2.5 Influences of upstream wildfire emissions on CO, CO2, and PM 2.5 concentrations in Salt Lake City, Utah, using a Lagrangian model (WRF-STILT)

Monday, 18 August 2014: 11:45 AM
Kon Tiki Ballroom (Catamaran Resort Hotel)
Derek V. Mallia, University of Utah, Salt Lake City, UT; and J. C. Lin, S. Urbanski, J. Ehleringer, and T. Nehrkorn

Influences of upstream wildfire emissions on CO, CO2, and PM 2.5 concentrations in Salt Lake City, Utah, using a Lagrangian model (WRF-STILT)

D. V. Mallia1*, J. C. Lin1, S. Urbanski2, J. Ehleringer3, T. Nehrkorn4

1 Department of Atmospheric Sciences, University of Utah, Salt Lake City, UT, USA

2 Fire Science Laboratory, Missoula, MT, USA

3 Department of Biology, University of Utah, Salt Lake City, UT, USA

4 Atmospheric and Environmental Research Inc, Lexington, MA, USA

*Corresponding E-mail: Derek.Mallia@utah.edu

16th Conference on Mountain Meteorology, 18-22 August 2014, San Diego, CA


Biomass burning is responsible for emitting large quantities of CO2, CO, and PM2.5 into earth's atmosphere. Effects of biomass burning not only affect the area local to the fire, but may also impact regions downwind of the fire. Emissions from wildfires can have significant impacts on the air quality at downwind locations. Specifically, the exposure to high concentrations of PM2.5 can have adverse effects on human health and economic growth. The 2012 western U.S. wildfire season had significant wildfire activity which emitted ~6000 Gg of CO and ~80 Tg of CO2 into Earth's atmosphere. Salt Lake City provided a good location to study the impacts of upstream wildfires due to its dense observation networks for CO2, CO, and PM2.5 along with its downwind location relative to active wildfires.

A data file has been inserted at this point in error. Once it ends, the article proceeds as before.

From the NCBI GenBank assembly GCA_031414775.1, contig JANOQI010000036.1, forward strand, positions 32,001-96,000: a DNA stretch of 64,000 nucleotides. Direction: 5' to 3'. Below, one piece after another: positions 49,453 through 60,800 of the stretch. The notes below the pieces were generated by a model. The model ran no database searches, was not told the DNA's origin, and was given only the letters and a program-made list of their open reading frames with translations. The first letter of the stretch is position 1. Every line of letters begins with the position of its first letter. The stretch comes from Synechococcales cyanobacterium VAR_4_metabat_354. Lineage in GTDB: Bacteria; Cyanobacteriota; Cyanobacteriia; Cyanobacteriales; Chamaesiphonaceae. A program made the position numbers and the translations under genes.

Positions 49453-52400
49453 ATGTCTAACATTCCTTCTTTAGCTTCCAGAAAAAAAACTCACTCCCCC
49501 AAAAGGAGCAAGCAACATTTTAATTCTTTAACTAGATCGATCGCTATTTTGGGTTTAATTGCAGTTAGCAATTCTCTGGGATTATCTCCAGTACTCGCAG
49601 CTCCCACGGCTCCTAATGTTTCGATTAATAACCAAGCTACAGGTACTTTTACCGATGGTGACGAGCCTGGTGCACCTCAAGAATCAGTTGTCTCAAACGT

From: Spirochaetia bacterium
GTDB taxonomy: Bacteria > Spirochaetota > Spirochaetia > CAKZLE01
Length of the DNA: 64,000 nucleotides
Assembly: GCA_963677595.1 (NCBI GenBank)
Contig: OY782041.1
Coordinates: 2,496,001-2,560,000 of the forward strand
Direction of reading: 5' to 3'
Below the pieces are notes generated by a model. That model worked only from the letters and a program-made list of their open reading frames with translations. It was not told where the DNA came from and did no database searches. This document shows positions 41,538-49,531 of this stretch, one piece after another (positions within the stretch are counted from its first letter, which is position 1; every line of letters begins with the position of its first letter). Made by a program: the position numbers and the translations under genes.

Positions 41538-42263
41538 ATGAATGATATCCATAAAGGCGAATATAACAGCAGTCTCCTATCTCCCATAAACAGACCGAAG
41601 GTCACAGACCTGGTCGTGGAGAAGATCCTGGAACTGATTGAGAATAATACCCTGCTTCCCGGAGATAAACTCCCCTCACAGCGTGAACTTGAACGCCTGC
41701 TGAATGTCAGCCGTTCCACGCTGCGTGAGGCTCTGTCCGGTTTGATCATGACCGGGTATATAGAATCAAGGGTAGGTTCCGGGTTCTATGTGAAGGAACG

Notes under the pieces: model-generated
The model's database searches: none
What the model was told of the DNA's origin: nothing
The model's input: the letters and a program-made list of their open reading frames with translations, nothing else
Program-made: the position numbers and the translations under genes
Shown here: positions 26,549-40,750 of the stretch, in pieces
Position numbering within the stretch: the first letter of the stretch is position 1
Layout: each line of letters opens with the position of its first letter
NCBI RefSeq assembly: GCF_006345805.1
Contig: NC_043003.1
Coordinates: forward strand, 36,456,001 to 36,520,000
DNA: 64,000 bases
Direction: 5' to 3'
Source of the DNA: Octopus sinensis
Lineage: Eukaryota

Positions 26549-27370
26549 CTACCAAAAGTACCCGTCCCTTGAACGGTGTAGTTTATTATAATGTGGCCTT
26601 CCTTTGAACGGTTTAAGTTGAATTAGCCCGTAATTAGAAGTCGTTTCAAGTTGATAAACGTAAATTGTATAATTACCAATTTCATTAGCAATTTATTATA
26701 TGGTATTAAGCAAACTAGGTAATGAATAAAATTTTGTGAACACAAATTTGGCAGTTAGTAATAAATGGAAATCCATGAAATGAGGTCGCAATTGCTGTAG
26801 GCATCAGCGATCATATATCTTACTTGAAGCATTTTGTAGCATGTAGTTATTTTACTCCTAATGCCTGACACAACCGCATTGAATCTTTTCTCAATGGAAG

Here we use a state of the art Lagrangian transport model known as WRF-STILT to determine the impacts of upstream wildfire emissions on a downstream city (Salt Lake City). Using an ensemble of backward trajectories we were able to determine the surface influence of upstream locations by multiplying the footprint obtained from STILT with wildfire emissions obtained from a new, high-resolution biomass burning emissions inventory from the Missoula Fire Science Laboratory—the Wildfire Emissions Inventory. These simulations rely on accurate source emission inventories and WRF simulations that can accurately resolve synoptic and mesoscale wind fields in complex terrain. Various physical parameterization schemes and grid-nudging techniques were tested in order to determine the optimal model settings used within the WRF-STILT model centered over the Salt Lake Valley. Remote sensing and speciated PM2.5 data were used to indicate periods of wildfire activity and to verify the WRF-STILT model results. Initial results show that the WRF-STILT model was able to simulate many periods of increased wildfire activity observed in the measurements. While this research highlights the transient impacts that wildfires can have on the air quality on regions downstream of wildfires, it also shows that the anthropogenic emissions are still the dominant source for CO2, CO, and PM2.5 in the Salt Lake Valley during the U.S. wildfire season.

- Indicates paper has been withdrawn from meeting
- Indicates an Award Winner